first_imgThe patient traveled to Malaysia, which had 22 confirmed COVID-19 cases as of Tuesday, from Feb. 11 to 15.Two days after returning from Malaysia, he was admitted to RK Charitas hospital before being transferred to RSMH.Doctors at RSMH found the patient’s body temperature was below average. However, his medical record showed he had experienced a high fever.The hospital’s head of the emerging infectious diseases team, Zen Ahmad, said the hospital had experience in treating lung infections, including pneumonia. Unlike COVID-19, the common form of pneumonia is caused by bacterial infection. Patients with acute respiratory infection are normally treated in the hospital’s intensive care unit. A resident of Banyuasin regency, South Sumatra, has been put in the quarantine room of Mohammad Hosein General Hospital (RSMH) in the provincial capital of Palembang for showing symptoms of pneumonia.The hospital gave an assurance that the patient in question did not contract the novel coronavirus, which causes the COVID-19 disease. However, it stopped short of making an official diagnosis, as it was waiting for a test result.“Our initial diagnosis [of the patient] is still common pneumonia. We cannot determine whether the patient is COVID-19-positive yet, as we are still waiting for the laboratory result, which is predicted to come in two days,” RSMH acting president director Zubaedah said on Tuesday. “The patient had shown symptoms of shortness of breath before he was admitted. As of now, we can definitively say that the patient doesn’t fulfill the criteria of [being infected with] the coronavirus,” Zen said.Read also: Suspected COVID-19 patient in Maluku tests negative“Once the result comes out as negative, he will undergo the usual treatment,” Zen said. South Sumatra Health Agency surveillance department head Yusri said his office had been observing 31 people who came in through Sultan Mahmud Badaruddin II International Airport, Palembang, since Jan. 31.They were placed in quarantine for showing symptoms of the virus. After 14 days, they were all declared at least relatively stable.“As of today, none of them tested positive for COVID-19, although some of them had suffered from the common cold. Eleven of the 31 people put under our observation have been declared safe, while the remaining 20 are still being observed,” Yusri said. (dpk)Topics :last_img read more


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Trump ads will take over YouTube’s homepage on election day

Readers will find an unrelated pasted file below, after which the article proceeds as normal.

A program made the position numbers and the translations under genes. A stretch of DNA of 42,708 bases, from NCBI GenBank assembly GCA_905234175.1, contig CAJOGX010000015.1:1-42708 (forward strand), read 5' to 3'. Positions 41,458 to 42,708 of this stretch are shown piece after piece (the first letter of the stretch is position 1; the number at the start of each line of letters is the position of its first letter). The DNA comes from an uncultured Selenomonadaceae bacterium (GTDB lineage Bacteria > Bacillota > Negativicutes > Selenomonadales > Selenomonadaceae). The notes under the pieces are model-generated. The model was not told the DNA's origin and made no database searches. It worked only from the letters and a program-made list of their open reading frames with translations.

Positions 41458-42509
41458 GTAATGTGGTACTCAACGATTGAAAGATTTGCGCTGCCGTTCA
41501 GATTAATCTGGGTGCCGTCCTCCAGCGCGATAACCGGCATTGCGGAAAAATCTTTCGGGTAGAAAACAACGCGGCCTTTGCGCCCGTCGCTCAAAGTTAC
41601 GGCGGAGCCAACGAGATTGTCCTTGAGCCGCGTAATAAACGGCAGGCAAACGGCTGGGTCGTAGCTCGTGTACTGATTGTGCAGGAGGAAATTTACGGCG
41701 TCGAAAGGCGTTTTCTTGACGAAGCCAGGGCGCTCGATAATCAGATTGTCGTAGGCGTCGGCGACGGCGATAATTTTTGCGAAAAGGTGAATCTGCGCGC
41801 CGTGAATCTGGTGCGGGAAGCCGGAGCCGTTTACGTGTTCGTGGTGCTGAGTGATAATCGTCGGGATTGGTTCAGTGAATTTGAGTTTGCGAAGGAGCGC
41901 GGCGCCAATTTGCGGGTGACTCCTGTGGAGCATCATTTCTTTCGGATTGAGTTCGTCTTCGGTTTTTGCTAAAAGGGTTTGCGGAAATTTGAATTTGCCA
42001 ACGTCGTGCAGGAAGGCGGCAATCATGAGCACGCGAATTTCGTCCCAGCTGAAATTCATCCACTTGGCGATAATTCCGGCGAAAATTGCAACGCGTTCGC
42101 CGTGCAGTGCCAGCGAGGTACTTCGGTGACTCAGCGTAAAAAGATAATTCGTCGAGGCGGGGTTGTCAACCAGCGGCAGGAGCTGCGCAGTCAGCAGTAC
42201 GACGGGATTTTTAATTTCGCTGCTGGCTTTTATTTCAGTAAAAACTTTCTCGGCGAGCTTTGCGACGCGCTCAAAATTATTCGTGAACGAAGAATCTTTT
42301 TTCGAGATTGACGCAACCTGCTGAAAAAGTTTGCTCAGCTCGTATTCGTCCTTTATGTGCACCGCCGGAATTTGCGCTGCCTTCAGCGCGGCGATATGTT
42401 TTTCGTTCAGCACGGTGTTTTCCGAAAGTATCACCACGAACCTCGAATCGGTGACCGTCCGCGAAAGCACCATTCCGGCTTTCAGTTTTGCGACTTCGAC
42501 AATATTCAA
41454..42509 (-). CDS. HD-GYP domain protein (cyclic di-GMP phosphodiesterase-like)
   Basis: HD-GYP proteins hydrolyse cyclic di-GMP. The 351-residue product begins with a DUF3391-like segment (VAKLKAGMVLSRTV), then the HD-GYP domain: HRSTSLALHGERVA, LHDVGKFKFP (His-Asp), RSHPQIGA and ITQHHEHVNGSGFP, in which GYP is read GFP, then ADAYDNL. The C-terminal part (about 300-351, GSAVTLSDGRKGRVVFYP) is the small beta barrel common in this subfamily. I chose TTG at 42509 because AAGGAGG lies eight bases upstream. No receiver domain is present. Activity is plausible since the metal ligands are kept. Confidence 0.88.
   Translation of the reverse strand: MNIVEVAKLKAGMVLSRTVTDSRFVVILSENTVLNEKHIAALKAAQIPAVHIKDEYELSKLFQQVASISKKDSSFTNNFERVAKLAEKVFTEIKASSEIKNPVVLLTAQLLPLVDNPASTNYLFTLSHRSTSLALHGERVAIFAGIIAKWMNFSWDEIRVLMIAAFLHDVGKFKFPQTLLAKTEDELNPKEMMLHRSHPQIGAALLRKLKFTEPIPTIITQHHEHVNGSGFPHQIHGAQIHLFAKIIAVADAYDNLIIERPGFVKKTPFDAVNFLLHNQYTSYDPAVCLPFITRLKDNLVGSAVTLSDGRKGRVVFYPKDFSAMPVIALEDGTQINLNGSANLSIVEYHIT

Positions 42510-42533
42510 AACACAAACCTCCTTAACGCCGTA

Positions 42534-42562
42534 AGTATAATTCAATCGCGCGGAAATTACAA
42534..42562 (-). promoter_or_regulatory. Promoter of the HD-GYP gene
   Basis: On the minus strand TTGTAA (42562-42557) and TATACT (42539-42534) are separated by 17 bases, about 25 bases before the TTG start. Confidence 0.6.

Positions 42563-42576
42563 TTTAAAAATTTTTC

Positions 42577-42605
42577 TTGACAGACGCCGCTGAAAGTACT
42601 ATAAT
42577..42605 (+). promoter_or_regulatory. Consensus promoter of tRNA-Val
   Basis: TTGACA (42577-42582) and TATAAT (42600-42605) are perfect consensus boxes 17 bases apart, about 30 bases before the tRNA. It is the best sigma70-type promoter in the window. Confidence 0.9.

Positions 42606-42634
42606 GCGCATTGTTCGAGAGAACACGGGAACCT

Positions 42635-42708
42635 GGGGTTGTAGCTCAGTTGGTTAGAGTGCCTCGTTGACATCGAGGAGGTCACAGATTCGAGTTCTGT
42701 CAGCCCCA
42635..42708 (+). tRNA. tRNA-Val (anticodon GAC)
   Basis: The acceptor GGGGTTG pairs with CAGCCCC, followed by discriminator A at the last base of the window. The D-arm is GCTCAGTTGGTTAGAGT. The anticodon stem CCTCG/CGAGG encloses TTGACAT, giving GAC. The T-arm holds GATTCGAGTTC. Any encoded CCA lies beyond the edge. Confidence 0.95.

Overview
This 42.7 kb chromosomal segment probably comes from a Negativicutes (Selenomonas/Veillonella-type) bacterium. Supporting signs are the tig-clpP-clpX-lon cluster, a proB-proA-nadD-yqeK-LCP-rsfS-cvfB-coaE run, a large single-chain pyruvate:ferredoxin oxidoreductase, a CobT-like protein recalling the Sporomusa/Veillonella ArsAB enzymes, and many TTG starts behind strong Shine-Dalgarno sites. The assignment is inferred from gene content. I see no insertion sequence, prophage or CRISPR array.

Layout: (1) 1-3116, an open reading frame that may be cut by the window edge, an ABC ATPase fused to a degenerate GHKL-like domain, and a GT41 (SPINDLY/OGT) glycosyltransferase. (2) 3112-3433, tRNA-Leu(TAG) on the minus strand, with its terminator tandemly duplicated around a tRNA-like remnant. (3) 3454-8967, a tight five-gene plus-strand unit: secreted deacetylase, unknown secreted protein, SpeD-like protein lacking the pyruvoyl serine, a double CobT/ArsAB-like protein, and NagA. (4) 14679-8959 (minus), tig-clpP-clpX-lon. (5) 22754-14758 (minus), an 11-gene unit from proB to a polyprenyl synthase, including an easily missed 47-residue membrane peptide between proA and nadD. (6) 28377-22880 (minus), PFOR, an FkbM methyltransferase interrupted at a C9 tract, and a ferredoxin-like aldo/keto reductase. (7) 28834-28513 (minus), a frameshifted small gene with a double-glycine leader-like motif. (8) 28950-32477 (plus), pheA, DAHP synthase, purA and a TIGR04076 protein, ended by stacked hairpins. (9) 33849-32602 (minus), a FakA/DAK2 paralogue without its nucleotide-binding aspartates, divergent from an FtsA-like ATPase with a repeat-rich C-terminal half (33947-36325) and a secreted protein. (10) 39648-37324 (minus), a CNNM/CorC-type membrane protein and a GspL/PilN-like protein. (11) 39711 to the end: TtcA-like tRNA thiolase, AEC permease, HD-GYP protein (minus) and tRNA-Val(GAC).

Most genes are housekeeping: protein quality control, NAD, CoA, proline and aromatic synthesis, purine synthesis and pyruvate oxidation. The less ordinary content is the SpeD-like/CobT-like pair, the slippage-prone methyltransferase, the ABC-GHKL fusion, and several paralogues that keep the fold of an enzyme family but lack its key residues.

first_imgAds on the YouTube masthead—as the video on the top of the homepage is known—generally run for an entire day. The exact duration of Trump’s ad buy and financial details were unclear, but estimates for the space range from hundreds of thousands of dollars to more than $1 million a day.YouTube, owned by Alphabet Inc.’s Google, lets advertisers target users based on a variety of factors, though it recently limited those options for political content. The Trump campaign bought the digital real estate nationwide, one of the people familiar with the deal said, both of whom asked not to be identified because they weren’t authorized to discuss the matter publicly.YouTube declined to comment on the deal but said it’s common for political advertisers to purchase masthead ads. After buying an ad, candidates can choose to surrender the space or restrict it to certain regions, a spokeswoman for the company said. “In the past, campaigns, PACs, and other political groups have run various types of ads leading up to Election Day,” she wrote in an email. “All advertisers follow the same process and are welcome to purchase the masthead space as long as their ads comply with our policies.” A spokesman for the Trump campaign didn’t respond to requests for comment.The move is likely to reinforce a feeling among many political analysts that Trump’s embrace of digital advertising gives him a distinct advantage over his Democratic rivals. The Trump campaign could spend as much as $500 million on digital ads and strategies, Brad Parscale, the president’s campaign manager, has said. In the immediate run up to the US presidential election and on Election Day, the homepage of YouTube is set to advertise just one candidate: Donald Trump.The president’s reelection campaign purchased the coveted advertising space atop the country’s most-visited video website for early November, said two people with knowledge of the transaction. The deal ensures Trump will be featured prominently in the key days when voters across the country prepare to head to the polls Nov. 3.While the bulk of digital ad spending typically focuses on targeting specific messages to certain audiences, the top spot on YouTube is more akin to a Super Bowl TV ad. About three-quarters of U.S. adults say they use YouTube, exceeding the reach of even Facebook, according to the Pew Research Center. In 2012, President Barack Obama’s campaign bought the YouTube masthead for Election Day before Mitt Romney had even secured the Republican nomination, according to Teddy Goff, Obama’s former digital director. “This gets to a structural problem inherent in having a contested primary against an incumbent,” said Goff, now co-founder of Precision Strategies, a consulting and marketing firm.Trump and Hillary Clinton each ran masthead ads at various times in 2016. Trump spent more money online that year than Clinton and continues to outspend most Democratic rivals now. A major exception is Michael Bloomberg, whose campaign has spent $36.9 million on Google ads, according to statistics released by Google. That’s double what Trump has spent with the company. Both Trump and Bloomberg ran YouTube masthead ads last year.Susan Wojcicki, the chief executive officer of YouTube, said in an interview with “60 Minutes” aired in December that some of Trump’s ads were rejected for violating company policies. The news program reported that more than 300 video ads submitted by the Trump campaign were taken down by Google and YouTube.Many digital ads are bought and sold through automated systems, but that wasn’t an option for Trump’s Election Day purchase. To reserve space this far in advance, advertisers must work directly with Google sales representatives.Online political advertising in the current election cycle will total $1.34 billion, more than double the levels of the last presidential election, according to EMarketer. The research firm estimates that digital spending will account for 19% of all political advertising. Facebook Inc. is the favorite platform of political campaigns, and its lenient policies have been a subject of controversy. The social network allows politicians to make false claims in their ads, whereas Google does not. Facebook offers far more granularity for campaigns to target people who fit a specific profile.After Google limited campaigns’ abilities to use demographic targeting last November, some at the company have debated going further. Google has bristled at repeated accusations of political bias, particularly from Trump and other Republicans. One potential policy discussed inside Google was to disallow masthead ads on Election Day in favor of a nonpartisan banner reminding Americans to vote, said a person with knowledge of the deliberations. Ultimately, Google decided to keep its standard practice in place.Topics :last_img read more